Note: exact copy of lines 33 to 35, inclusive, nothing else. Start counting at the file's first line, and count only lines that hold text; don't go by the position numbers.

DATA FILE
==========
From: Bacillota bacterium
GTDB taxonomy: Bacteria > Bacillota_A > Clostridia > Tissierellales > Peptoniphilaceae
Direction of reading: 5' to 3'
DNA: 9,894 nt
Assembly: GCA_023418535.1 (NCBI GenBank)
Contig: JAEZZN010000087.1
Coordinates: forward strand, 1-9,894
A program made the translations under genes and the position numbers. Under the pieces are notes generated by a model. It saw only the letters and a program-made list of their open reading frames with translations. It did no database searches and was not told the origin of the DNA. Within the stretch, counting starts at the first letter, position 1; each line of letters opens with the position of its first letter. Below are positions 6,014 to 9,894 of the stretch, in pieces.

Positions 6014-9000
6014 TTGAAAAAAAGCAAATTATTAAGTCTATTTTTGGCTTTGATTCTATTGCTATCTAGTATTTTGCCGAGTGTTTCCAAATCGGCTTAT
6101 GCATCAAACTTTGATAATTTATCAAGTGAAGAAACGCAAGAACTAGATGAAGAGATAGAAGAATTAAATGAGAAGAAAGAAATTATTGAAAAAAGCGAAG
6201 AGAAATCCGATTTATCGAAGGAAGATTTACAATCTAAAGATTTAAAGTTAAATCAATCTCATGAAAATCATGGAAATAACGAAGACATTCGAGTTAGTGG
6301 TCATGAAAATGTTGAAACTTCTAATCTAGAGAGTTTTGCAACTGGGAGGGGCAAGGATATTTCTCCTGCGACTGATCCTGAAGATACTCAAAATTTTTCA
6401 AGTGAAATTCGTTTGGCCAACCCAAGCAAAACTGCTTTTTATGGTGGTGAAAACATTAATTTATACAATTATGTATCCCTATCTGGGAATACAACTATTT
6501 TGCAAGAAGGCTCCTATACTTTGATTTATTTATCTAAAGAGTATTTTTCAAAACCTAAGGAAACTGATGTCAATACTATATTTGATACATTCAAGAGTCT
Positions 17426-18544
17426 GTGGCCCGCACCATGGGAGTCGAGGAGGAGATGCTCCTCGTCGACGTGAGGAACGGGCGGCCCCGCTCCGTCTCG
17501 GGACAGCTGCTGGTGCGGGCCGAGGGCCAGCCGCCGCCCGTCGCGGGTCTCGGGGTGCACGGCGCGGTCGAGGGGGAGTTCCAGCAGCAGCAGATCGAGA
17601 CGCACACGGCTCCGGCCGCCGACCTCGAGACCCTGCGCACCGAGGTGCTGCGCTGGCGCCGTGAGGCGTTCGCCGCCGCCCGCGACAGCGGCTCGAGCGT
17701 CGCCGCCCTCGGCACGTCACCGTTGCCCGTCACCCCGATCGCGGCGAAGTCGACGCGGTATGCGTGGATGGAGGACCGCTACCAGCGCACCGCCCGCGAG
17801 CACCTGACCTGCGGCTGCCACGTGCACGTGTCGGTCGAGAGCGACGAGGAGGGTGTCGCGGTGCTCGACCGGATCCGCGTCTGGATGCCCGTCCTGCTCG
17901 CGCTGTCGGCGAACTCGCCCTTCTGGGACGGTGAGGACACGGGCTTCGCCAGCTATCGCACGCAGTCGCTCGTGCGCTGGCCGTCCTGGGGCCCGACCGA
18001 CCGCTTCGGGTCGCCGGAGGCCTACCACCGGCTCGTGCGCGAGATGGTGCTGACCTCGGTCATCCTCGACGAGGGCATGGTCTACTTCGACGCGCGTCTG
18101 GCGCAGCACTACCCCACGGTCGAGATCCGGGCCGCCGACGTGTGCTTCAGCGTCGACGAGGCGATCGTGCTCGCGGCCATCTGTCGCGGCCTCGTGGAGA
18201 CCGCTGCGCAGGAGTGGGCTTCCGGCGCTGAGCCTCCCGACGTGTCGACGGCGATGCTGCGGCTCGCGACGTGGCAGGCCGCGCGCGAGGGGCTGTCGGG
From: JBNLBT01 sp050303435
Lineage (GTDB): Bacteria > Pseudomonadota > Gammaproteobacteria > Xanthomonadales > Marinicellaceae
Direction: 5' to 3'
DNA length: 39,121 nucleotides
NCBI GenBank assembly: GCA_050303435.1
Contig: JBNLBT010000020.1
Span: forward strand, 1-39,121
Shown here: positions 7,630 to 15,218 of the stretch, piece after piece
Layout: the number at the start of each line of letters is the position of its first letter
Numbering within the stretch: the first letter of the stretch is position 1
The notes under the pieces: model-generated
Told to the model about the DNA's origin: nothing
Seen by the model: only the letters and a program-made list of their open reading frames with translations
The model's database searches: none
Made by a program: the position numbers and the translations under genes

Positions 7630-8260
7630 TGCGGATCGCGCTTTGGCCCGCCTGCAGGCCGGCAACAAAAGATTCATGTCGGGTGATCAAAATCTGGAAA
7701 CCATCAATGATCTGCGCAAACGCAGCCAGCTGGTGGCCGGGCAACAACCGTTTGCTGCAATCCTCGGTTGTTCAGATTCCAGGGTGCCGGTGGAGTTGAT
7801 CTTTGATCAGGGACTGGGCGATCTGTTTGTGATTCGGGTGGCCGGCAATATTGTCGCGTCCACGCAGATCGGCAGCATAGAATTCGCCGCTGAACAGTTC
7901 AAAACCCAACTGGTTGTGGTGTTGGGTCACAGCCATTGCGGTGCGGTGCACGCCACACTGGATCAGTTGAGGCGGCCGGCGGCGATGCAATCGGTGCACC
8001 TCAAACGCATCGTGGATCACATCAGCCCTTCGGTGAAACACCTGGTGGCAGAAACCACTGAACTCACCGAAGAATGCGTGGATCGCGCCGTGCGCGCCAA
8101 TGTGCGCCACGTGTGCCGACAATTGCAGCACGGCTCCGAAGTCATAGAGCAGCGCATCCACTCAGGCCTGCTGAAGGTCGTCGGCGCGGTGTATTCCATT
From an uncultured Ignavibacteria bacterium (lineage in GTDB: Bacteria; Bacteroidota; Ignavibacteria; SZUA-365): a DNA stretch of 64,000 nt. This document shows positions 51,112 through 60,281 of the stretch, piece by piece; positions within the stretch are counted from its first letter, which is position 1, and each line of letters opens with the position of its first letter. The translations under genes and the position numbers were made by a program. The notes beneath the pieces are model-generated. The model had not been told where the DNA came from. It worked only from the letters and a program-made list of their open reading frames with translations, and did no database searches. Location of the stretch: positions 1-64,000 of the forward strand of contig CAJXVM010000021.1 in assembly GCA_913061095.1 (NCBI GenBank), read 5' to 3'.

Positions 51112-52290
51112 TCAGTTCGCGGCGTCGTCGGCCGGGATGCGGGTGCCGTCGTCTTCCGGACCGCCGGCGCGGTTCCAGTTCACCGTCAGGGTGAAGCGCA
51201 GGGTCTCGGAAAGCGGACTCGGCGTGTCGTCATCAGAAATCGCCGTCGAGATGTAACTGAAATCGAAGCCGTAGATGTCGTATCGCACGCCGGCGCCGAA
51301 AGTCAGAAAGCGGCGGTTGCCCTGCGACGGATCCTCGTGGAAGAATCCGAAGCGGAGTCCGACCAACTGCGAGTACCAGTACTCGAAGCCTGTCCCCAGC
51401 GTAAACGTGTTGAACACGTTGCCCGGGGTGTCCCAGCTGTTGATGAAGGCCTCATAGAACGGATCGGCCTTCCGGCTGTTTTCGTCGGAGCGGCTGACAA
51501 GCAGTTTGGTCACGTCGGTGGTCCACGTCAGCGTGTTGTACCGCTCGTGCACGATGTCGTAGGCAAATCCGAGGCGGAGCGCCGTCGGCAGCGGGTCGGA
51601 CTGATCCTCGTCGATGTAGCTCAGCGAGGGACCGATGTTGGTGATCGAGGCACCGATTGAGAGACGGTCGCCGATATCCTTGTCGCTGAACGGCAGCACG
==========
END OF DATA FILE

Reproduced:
Shown here: positions 7,630 to 15,218 of the stretch, piece after piece
Layout: the number at the start of each line of letters is the position of its first letter
Numbering within the stretch: the first letter of the stretch is position 1